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Natural Remedies for PMS Symptoms Bel Air MD

This page provides relevant content and local businesses that can help with your search for information on Natural Remedies for PMS Symptoms. You will find informative articles about Natural Remedies for PMS Symptoms, including "PMS: Pre-Misery Symptoms". Below you will also find local businesses that may provide the products or services you are looking for. Please scroll down to find the local resources in Bel Air, MD that can help answer your questions about Natural Remedies for PMS Symptoms.

Maryland Spine Institute & Physical Therapy
(410) 877-8077
730 Baltimore Pike
Bel Air, MD

Data Provided By:
Benjamin Lee
(443) 484-2828
2012 S. Tollgate Road, Suite 102
Bel Air, MD
Business
Chespeake Pain Center
Specialties
Pain Management
Insurance
Insurance Plans Accepted: Aetna, Blue Cross Blue Shield, Carefirst, Amerigroup, Cigna, Liberty Mutual, Bravo, Priority Partners, Medicare, Medical Assistance, Medicaid, Johns Hopkins, Tricare, Coventry, Workers Comp
Medicare Accepted: Yes
Workmens Comp Accepted: Yes
Accepts Uninsured Patients: Yes

Doctor Information
Primary Hospital: Upper Chesapeake Hospital

Additional Information
Languages Spoken: English

Data Provided By:
Chase Eye Care
(410) 676-1010
1812 Pulaski Hwy
Edgewood, MD

Data Provided By:
Perry Hall | Levin Eyecare
(410) 529-1950
4313 Ebenezer Rd
Nottingham, MD

Data Provided By:
Parkville | Levin Eyecare
(410) 665-1779
8109 Harford Rd
Baltimore, MD

Data Provided By:
Healthbridge Chiropractic and Rehabilitation
(410) 638-2424
516 Baltimore Pike
Bel Air, MD

Data Provided By:
Susquehanna Spine & Rehab
(443) 512-0025
2105 Laurel Bush Rd Suite # 103
Bel Air, MD

Data Provided By:
Perry Hall Chiropractic & Physical Therapy
(410) 256-9650
8817 Belair Rd
Perry Hall, MD

Data Provided By:
Jacksonville Vet Hospital
(410) 666-1390
14240 Jarrettsville Pike
Phoenix, MD

Data Provided By:
Doughty Podiatry, P.A. - Parkville Office
(410) 630-3439
9512 Harford Rd, suite 201
Baltimore, MD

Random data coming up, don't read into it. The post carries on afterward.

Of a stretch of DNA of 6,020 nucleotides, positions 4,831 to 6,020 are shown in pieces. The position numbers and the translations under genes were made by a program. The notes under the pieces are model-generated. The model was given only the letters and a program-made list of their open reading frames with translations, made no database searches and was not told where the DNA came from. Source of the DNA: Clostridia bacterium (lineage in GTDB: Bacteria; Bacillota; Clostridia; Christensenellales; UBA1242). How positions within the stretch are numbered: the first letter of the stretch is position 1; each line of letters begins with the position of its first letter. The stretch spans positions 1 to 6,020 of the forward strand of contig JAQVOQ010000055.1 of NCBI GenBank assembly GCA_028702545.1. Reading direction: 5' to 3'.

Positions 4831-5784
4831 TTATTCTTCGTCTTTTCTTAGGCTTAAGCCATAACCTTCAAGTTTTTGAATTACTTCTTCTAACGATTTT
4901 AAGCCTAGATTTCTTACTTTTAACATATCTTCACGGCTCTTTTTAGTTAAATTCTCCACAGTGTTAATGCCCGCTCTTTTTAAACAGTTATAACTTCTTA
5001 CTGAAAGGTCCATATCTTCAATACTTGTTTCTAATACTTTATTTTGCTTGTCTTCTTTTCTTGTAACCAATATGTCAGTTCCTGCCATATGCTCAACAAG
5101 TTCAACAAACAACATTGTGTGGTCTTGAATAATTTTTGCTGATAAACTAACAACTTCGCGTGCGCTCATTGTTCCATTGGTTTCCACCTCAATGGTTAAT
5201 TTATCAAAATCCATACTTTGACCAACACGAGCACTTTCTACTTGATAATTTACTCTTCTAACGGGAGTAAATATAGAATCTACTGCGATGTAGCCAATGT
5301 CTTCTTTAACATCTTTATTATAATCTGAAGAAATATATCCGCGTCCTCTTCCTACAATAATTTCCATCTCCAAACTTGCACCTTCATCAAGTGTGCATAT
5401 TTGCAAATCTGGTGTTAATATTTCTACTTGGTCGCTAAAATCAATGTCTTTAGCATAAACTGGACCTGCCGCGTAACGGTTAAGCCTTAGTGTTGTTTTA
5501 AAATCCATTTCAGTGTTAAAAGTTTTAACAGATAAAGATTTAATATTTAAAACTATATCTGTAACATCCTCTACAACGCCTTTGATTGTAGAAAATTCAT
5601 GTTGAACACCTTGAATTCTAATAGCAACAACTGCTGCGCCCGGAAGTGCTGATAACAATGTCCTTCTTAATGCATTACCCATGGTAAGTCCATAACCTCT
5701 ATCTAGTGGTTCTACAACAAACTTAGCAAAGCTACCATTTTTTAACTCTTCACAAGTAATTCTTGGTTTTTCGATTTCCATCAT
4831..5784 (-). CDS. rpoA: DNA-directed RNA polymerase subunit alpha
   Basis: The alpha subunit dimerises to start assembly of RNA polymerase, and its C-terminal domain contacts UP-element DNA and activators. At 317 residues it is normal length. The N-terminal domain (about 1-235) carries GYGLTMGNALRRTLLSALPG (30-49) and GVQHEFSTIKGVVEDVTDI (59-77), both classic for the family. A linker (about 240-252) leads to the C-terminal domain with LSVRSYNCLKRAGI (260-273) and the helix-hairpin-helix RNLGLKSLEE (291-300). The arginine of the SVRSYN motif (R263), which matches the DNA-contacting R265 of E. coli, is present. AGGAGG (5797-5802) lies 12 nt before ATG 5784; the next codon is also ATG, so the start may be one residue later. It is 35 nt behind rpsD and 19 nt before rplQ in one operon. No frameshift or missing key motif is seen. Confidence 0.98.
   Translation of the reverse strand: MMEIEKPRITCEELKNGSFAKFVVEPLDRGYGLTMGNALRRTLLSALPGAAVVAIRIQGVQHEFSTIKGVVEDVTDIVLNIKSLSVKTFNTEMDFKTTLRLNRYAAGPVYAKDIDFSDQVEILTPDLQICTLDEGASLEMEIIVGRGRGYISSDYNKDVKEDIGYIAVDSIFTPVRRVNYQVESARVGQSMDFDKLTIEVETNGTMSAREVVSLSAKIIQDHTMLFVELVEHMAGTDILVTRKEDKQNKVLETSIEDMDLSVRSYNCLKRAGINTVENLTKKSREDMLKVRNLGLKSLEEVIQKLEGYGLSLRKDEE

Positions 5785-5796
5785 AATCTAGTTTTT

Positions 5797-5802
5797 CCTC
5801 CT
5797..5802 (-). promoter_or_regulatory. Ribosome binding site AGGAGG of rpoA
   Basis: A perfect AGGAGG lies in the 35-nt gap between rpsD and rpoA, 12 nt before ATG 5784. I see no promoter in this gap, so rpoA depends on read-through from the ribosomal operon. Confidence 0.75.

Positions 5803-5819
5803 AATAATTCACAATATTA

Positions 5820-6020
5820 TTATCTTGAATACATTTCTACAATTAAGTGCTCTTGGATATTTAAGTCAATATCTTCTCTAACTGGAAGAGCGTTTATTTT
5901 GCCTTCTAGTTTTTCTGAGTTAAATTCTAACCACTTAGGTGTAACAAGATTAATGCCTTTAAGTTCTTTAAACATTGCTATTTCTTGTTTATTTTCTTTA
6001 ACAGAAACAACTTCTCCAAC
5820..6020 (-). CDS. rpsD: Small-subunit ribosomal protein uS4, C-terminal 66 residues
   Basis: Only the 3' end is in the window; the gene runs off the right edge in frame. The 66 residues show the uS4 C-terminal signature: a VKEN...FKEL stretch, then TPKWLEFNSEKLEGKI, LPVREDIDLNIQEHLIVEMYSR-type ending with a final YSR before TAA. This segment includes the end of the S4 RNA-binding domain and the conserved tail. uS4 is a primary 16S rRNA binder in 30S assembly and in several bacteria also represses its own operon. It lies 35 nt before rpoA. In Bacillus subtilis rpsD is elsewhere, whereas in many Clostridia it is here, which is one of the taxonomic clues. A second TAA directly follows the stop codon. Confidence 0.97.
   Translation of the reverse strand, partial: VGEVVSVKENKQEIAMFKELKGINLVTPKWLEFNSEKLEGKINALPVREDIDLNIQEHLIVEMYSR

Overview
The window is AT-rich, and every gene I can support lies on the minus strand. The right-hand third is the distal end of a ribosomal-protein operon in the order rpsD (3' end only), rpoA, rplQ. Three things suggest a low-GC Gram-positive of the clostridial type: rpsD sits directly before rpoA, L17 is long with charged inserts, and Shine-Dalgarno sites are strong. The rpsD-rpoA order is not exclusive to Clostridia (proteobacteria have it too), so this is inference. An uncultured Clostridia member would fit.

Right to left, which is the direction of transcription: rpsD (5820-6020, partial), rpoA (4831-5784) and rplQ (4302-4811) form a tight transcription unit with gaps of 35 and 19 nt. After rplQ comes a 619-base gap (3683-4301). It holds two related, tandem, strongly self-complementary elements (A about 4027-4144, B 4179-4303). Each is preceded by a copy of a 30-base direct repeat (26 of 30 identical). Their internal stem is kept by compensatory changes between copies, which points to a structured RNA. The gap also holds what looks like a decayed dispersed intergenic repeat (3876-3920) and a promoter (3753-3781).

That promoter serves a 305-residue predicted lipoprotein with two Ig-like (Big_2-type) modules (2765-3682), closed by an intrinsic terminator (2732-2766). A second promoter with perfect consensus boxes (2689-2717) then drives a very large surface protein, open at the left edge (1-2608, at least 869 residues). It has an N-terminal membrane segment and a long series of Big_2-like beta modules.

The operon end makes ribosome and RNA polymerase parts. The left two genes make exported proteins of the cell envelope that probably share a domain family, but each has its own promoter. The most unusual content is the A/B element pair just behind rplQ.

Data Provided By:
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PMS: Pre-Misery Symptoms

PMS: Pre-Misery Symptoms
By Mary Howard RN

Pre-Menstrual Syndrome, yes it is real and exists in varying degrees in a large percent of women. We will talk about the symptoms, causes and treatment of this strange burden that women get to carry. If Eve just hadn't eaten that apple in the Garden of Eden! Oh well, since she did I guess we better find some ways to deal with it!

The medical diagnosis of PMS (Premenstrual Syndrome) occurs in as high as 25% of menstruating women. To have a "clinical" diagnosis, the identical symptoms must occur for 3 consecutive months. A much higher percent of menstruating women experience some form of PMS symptoms. Symptoms vary widely from one woman to another and from one cycle to another in the same person.

The exact cause of PMS is unknown. It is believed to be related to a decreased progesterone concentration during part of the female cycle. A stressful life appears to be related to the intensity of physical symptoms. PMS also occurs more frequently in women over the age of 30. Other theories or related factors that could aggravate PMS are vitamin deficiencies, mineral deficiencies, endorphin malfunction (like depressive disorders) and multiple psychological disturbances.

Symptoms that many women exhibit with PMS are:

Behavior changes - tension, irritability, mood swings, anxiety, crying, depression, and insomnia.

Signs of water and sodium retention - edema, weight gain, breast enlargement and tenderness, and abdominal bloating.

Fatigue - Palpitations, increased appetite, headache, and backache.

Other symptoms - Oliguria (increased urination), diarrhea, constipation, nausea, vomiting, recurrence of herpes and acne, conjunctivitis, sties, vertigo and plenty of others.

To understand why some of these symptoms occur, let's look at a woman's cycle over the course of a month, the hormone changes that take place, and some of the many functions of Progesterone in a women's body:

A woman's cycle starts the first day of menstruation. About halfway through the cycle (about day 14) ovulation (the releasing of an egg to move toward the uterus) occurs. Progesterone levels begin to rise two days before ovulation and also large amounts are produced just after ovulation occurs. Women are usually free of PMS symptoms during this phase. PMS symptoms can begin near ovulation, but usually after ovulation occurs. During the time after ovulation the uterus is preparing for possible pregnancy. If you aren't pregnant, then the progesterone levels drop and menstruation occurs. At the time of this sharp drop in progesterone levels is when PMS symptoms usually occur.

Other Functions of Progesterone include:

1. Helps the body use fat for energy

2. Helps regulate the thyroid gland

3. Has an effect on the brain's endorphins - so it works as an Anti-depressant.

4. Has an affect on sodium to water balance, so it keeps swelling and bloating from occurring. 5. It has a normalizing af...

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